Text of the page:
Get ready for a bananamobile or a pineapple wagon.
Scientists in Brazil say they've developed a way to use fibers from the fruits to make strong, lightweight plastics that could be used to form car parts.
"The properties of these plastics are incredible," the leader of the project, Alcides Leão of Sao Paulo State University, said in a press release. "They are light, but very strong — 30 per cent lighter and three to four times stronger. We believe that a lot of car parts, including dashboards, bumpers, side panels, will be made of nano-sized fruit fibers in the future. For one thing, they will help reduce the weight of cars and that will improve fuel economy."
The product is almost as strong as Kevlar, used in bulletproof vests, Leão said in presenting his team's work to the 241st National Meeting & Exposition of the American Chemical Society in Anaheim, California, over the weekend.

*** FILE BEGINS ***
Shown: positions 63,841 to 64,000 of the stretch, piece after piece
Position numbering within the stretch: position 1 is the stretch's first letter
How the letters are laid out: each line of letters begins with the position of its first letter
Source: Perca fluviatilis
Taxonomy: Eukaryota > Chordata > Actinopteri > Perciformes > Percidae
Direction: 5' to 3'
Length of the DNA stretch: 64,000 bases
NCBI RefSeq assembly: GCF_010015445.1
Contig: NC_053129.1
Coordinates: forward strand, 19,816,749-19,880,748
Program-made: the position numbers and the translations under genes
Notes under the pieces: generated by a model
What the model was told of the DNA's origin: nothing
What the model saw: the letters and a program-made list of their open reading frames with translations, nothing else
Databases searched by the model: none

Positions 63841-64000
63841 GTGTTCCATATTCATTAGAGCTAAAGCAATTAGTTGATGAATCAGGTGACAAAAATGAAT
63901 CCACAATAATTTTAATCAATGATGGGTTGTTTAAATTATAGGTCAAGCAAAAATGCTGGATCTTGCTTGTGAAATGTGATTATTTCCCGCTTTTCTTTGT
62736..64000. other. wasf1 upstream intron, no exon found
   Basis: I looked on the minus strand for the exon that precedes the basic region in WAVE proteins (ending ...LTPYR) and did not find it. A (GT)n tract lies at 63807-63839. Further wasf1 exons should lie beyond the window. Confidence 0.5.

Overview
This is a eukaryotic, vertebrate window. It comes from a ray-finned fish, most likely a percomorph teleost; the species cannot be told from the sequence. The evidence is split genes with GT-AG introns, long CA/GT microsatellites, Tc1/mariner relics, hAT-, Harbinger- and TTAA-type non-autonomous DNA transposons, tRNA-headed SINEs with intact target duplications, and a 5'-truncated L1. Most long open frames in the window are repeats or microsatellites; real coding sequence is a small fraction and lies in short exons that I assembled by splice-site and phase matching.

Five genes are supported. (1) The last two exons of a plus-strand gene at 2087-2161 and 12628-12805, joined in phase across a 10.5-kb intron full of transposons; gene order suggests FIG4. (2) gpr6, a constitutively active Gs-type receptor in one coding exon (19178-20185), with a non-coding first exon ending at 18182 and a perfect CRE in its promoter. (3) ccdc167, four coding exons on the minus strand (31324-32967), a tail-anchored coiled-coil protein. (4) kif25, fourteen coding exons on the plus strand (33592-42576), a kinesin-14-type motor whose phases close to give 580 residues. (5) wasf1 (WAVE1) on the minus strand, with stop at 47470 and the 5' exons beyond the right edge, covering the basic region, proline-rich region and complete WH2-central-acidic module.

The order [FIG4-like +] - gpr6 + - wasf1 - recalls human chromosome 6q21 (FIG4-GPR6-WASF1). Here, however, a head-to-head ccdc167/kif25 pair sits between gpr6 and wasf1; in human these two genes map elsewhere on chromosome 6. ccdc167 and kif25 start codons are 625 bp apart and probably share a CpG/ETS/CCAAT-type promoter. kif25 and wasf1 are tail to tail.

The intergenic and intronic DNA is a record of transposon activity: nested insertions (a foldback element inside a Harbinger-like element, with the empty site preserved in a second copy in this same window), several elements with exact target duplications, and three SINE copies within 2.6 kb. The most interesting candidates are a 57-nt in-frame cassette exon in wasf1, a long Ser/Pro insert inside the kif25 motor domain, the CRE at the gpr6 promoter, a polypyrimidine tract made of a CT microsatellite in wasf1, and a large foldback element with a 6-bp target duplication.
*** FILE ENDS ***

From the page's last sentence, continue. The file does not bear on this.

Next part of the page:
Among the plant products that could provide raw material for the fibers are pineapple leaves and stems, bananas, coconut shells, agave, and cattails, the scientists say.
Besides their light weight and high strength, the new plastics are more resistant to heat, water and spilled gasoline than conventional plastics, the researchers say.
They could find their way into vehicles within two years, Leão said.
Funding for the research came from Brazil's government, Pematec, Toro Industria, Comercio Ltd. and other companies, the scientists said.